Development environment

  • Step 0. Setup Golang dev environment

Mysterium Network Node is written in Golang, if you want to hack on it you will need a functional go dev environment. See official golang documentation for how to

  • Step 1. Get project dependencies

Install openvpn

# OS X using brew
brew install openvpn

# Ubuntu
sudo apt-get install openvpn

  • Step 2. Get the Mysterium-Node repository

One way to manage your repositories is to fork the mysteriumnetwork/node repository to your GitHub account then clone your newly forked repository (replace USER with your github username).

cd $GOPATH/src/
mkdir mysteriumnetwork
cd mysteriumnetwork
git clone

This creates a remote called origin. To keep your fork in sync with upstream development add a remote called upstream

cd node
git remote add upstream

For bonus points add a git alias and a shell alias to do the syncing. Edit `~/.gitconfig and add

    pu = !"git fetch origin -v; git fetch upstream -v; git merge upstream/master"

Then define a shell alias

alias sync-repo='git pu; git push

Now any time you are on master branch (for any project you set up like this) you can run sync-repo to sync your fork with the upstream repository.

  • Step 3. Build

Run make help to get a list of build targets (you may like to run make dep and make dep-ensure to install dep and to get dependencies). Happy hacking!


# Start node in provider role
bin/build && bin/run_provider

# Start node in consumer role
bin/build && bin/run_consumer

Running Node as interactive demo:

# Start node in CLI demo mode:
bin/run_consumer cli

# Show commands
» help
[INFO] Mysterium CLI tequilapi commands:
  ├── new
  ├── list

# Create a customer identity
» identities new

# Unlock a customer identity
» unlock <identity>

# Show provider identities
» proposals

# Connect to a server
» connect <consumer-identity> <provider-identity>

Generate Tequila API documentation from client source code

  • Step 1. Install go-swagger
brew tap go-swagger/go-swagger
brew install go-swagger
  • Step 2. Generate specification and serve serve it locally:

Dependency management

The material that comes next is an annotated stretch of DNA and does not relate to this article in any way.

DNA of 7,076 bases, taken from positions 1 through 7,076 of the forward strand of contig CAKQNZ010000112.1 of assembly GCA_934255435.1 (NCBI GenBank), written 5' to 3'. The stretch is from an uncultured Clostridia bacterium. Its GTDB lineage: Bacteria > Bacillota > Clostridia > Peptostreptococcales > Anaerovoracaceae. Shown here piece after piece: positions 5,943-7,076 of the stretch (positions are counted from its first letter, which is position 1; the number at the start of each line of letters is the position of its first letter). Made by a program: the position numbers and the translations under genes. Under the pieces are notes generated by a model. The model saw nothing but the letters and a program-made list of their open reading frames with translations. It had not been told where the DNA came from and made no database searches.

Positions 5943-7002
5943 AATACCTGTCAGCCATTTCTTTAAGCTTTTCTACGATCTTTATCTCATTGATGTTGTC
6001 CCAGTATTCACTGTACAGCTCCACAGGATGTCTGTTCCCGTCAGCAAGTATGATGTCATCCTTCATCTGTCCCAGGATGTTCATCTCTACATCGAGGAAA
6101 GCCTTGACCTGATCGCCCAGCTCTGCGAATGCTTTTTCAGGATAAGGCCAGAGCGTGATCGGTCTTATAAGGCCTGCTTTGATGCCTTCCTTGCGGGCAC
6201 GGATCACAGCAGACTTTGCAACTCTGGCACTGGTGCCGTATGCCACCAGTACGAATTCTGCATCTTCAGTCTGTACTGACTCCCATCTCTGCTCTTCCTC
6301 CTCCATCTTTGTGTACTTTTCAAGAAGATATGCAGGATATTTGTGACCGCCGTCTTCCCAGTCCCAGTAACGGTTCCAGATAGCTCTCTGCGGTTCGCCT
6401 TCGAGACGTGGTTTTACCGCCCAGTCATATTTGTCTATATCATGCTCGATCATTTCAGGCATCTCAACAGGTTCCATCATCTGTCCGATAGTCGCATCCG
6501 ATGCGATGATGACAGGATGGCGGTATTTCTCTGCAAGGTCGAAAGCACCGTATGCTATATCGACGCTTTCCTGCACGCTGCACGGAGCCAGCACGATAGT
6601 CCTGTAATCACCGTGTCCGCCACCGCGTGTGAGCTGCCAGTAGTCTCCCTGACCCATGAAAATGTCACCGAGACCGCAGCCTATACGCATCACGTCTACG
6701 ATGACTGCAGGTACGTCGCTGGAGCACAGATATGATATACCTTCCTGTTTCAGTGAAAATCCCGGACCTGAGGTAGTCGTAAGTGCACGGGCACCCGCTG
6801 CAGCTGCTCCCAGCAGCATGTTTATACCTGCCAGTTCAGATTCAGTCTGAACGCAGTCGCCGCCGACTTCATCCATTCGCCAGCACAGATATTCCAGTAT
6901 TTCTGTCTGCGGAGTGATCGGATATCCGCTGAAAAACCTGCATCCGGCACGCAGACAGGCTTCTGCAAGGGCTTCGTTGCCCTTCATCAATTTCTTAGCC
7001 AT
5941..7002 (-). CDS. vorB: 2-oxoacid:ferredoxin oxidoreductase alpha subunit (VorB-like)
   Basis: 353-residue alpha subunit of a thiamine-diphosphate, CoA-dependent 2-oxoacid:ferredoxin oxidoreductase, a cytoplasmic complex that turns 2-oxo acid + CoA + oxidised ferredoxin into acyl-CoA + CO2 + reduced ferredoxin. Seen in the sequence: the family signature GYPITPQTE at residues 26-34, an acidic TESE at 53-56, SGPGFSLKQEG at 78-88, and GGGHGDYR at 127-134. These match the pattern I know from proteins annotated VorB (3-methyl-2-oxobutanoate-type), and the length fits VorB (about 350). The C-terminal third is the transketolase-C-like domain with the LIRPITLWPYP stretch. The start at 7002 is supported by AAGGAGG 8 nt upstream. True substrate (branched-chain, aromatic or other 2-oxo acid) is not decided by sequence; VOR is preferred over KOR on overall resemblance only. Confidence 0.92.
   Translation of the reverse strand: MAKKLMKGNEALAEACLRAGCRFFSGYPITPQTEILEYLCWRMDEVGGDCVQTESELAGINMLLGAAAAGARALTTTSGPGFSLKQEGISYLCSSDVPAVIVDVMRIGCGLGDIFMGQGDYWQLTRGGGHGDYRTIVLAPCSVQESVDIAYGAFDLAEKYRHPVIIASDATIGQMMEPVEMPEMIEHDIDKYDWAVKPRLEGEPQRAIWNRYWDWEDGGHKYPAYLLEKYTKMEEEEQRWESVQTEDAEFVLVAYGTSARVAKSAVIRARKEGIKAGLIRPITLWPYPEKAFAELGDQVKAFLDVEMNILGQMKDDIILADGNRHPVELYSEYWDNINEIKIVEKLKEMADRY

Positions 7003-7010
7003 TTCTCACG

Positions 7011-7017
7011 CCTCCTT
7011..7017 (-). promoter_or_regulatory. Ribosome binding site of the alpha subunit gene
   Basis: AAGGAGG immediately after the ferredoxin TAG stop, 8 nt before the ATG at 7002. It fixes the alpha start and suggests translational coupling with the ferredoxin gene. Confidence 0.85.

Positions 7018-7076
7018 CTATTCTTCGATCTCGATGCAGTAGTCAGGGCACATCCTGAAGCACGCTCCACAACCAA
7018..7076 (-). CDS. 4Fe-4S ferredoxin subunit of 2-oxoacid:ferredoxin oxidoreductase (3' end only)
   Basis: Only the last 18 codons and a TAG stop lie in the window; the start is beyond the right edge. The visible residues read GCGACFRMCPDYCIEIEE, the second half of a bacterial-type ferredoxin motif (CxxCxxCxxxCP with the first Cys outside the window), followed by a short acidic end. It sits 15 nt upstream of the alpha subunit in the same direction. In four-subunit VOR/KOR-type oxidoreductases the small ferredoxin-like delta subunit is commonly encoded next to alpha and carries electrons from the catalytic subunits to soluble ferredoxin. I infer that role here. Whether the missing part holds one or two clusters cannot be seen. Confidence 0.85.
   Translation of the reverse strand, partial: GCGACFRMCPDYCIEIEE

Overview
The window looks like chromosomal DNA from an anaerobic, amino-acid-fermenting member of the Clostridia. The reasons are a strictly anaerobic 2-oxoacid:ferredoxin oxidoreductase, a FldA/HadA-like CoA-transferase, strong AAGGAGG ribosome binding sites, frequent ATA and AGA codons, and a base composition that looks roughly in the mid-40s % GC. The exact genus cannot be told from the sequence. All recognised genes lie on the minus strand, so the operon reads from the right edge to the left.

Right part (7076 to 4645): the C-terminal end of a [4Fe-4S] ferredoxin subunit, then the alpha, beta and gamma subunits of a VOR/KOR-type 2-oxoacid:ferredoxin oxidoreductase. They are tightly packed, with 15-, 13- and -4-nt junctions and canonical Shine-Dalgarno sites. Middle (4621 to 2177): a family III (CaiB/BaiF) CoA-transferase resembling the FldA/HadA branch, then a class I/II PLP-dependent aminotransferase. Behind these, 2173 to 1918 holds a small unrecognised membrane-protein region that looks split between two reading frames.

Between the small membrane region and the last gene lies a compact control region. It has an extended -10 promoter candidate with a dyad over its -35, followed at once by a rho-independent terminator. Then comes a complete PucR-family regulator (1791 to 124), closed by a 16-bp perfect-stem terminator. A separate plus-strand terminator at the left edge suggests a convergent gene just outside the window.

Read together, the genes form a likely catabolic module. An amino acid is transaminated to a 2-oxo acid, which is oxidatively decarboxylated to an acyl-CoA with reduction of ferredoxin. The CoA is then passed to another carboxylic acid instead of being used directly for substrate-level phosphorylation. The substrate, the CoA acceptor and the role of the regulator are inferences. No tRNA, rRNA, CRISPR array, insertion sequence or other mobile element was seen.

• Install project's frozen packages
dep ensure
  • Add new package to project
dep ensure -add
dep ensure -add[email protected]^0.1.0
  • Update package in project
vim Gopkg.toml
dep ensure -update

Creating pull request

To contribute a code, first you must create a pull request (PR). If your changes will be accepted this PR will be merged into main branch.

Before creating PR be sure to:

  • Step 1. Ensure that your code quality is passing
  • Step 2. Ensure that all unit tests pass
  • Step 3. Ensure that all end-to-end tests pass

After you forked a project, modified sources and run tests, you can create a pull request using this procedure:

Style guide


We highly respect all common Golang recommendations and trying to follow it every time.

There is no need to duplicate all of them here but you can always refer it from the following links:

Besides it, we have our own list of practices that are highly desired in all our Golang projects.

Accept interfaces; return concrete types

This is one of the well known Golang recommendations but we think that it worth to be mentioned specifically since we had a number of issues with not following this rule.

The consumer should define the interface

It's always good to define required interfaces on the caller side, not with implementation.

Error handling

Dave Cheney did a great description of error handling, and we recommend to follow it:

Besides it, we experienced a lot of different approaches to error handling and finally developed some rules that fit best to our projects:

  1. Never ignore returned errors;
  2. Add annotation to the error if it will help to describe context better;
  3. is a great tool for annotation error.
  4. errors.New("") is more preferred than fmt.Errorf("");
  5. is more preferred than errors from standard library since it gives you more context about errors if you need it.